Mike Stollenwerk used to own Little Fish, and everyone loved Little Fish. After that, he opened a few other places: Fathom Seafood House in Fishtown and Fish, twice — once in Graduate Hospital, and then again on the corner of 13th and Locust Streets. Stollenwerk sold Little Fish to current owner Chadd Jenkins, and Fish, because of investor issues, became an awkward situation that he chose to leave. Fish has since closed (and eventually transformed into Bud & Marilyn's), as did Fathom. Then, he was found cooking in Branzino, then Headhouse Crab & Oyster Co., then Di Bruno Bros. corporate kitchens. Afterward, he left Philly for Indianapolis, for six months. How'd he get to Indianapolis?
A slew of difficult and unfortunate business decisions can take a real toll on a person, and Stollenwerk was in a deep funk. When a friend of his told him he was moving back home, the chef decided to tag along to take a break and get away.
"Looking back, I should've never expanded. I should've kept [Little Fish]. You know, you learn a lot of stuff the hard way, and I expanded too fast." Stollenwerk concedes that he became the face of a investor/chef partnership gone rotten. "I lost everything. Everything I had."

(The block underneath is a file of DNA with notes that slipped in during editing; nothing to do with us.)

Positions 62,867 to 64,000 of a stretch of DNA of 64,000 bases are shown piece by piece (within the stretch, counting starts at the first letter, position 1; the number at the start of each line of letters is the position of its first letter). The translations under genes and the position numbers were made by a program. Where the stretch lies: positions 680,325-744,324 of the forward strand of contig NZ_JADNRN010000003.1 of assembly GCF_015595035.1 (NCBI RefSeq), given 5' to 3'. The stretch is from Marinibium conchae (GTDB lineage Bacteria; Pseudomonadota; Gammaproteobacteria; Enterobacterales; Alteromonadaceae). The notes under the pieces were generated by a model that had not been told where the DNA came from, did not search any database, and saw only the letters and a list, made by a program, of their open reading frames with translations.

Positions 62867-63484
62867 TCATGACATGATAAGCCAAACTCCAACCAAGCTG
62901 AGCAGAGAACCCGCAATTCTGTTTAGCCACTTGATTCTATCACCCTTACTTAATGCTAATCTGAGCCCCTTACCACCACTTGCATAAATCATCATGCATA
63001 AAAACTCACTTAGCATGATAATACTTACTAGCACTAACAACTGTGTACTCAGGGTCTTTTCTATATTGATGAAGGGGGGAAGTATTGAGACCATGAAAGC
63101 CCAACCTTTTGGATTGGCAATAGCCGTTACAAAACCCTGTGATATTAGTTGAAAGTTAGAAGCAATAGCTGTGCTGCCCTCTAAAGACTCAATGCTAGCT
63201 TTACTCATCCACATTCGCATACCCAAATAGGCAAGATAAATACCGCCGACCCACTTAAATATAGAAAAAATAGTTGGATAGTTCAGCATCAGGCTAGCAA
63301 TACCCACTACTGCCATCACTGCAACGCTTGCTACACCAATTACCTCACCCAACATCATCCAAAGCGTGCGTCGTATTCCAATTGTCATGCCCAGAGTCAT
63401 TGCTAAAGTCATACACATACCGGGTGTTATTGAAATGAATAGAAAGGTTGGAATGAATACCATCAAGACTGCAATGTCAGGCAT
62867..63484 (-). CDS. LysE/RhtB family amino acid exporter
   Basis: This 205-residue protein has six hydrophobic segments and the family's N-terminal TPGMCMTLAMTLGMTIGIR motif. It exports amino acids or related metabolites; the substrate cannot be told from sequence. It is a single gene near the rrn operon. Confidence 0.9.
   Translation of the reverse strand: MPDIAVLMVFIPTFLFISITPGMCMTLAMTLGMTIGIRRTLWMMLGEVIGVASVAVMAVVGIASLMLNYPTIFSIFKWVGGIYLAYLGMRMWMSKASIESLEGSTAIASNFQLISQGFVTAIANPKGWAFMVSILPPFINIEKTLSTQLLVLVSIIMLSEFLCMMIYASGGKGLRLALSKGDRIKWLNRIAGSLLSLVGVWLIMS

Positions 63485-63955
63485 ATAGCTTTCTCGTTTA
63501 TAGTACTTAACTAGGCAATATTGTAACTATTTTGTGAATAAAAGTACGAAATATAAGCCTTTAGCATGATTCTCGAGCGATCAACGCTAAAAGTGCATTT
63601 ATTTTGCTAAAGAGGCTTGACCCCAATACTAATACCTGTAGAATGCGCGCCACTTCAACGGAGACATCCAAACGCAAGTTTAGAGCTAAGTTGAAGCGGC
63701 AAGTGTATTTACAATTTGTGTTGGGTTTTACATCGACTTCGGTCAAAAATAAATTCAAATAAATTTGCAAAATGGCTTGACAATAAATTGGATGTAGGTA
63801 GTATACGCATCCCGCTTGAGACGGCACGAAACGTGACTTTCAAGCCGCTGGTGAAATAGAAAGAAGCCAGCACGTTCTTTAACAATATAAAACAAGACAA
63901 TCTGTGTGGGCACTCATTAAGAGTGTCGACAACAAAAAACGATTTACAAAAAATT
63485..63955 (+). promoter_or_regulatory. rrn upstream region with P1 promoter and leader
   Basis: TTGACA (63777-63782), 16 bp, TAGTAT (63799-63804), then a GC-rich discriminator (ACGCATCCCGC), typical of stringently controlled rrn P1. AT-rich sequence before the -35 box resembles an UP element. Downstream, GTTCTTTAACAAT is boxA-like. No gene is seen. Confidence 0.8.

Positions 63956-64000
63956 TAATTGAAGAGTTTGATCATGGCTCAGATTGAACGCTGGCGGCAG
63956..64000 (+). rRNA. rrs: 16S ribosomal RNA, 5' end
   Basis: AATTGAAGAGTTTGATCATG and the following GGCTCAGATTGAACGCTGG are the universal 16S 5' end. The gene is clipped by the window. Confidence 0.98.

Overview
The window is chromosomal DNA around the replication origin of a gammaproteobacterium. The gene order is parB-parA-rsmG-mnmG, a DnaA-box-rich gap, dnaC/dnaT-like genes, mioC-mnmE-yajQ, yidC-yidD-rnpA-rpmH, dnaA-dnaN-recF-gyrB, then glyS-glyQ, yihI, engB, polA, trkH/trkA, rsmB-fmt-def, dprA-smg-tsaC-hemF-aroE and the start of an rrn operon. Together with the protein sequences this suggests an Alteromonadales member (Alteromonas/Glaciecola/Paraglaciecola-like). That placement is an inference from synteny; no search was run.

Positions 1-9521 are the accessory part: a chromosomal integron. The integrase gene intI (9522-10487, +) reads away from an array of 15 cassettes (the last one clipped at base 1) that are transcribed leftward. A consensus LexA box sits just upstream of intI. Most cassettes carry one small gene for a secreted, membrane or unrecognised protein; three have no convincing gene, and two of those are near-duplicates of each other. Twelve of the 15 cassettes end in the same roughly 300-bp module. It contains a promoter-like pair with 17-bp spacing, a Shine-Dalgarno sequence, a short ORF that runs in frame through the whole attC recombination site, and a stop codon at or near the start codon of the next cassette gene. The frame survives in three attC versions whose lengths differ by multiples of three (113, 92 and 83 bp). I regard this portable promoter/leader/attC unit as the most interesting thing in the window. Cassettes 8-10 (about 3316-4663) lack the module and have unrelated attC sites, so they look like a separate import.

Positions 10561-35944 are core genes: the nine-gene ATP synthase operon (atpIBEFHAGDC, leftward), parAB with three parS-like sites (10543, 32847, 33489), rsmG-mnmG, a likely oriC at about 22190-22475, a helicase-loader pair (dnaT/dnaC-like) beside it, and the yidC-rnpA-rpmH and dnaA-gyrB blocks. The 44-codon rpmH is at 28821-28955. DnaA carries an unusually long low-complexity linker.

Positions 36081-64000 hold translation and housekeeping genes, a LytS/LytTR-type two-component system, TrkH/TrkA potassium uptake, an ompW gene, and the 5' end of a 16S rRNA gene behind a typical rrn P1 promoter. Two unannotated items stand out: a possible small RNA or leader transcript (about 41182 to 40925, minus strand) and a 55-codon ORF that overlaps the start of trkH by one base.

Even his weight. The chef lost 160 lbs. in a year. "I got on an airplane once, and I needed an extender for the seatbelt, and I thought that's enough." Now, he's at the gym every day, eating healthier than ever, with a diet plan he created for himself (he was a Food Science major at Drexel).
In just about two weeks, North 26, the seafood-centric BYOB Stollenwerk will open in Old City (north of Market Street!), marking Stollenwerk's return to his city. The restaurant will be open for lunch and dinner, and he'll be running the show entirely — no investors, no bouncing from kitchen to kitchen, just him, his restaurant, and of course, his seafood.
Here are the lunch and dinner menus: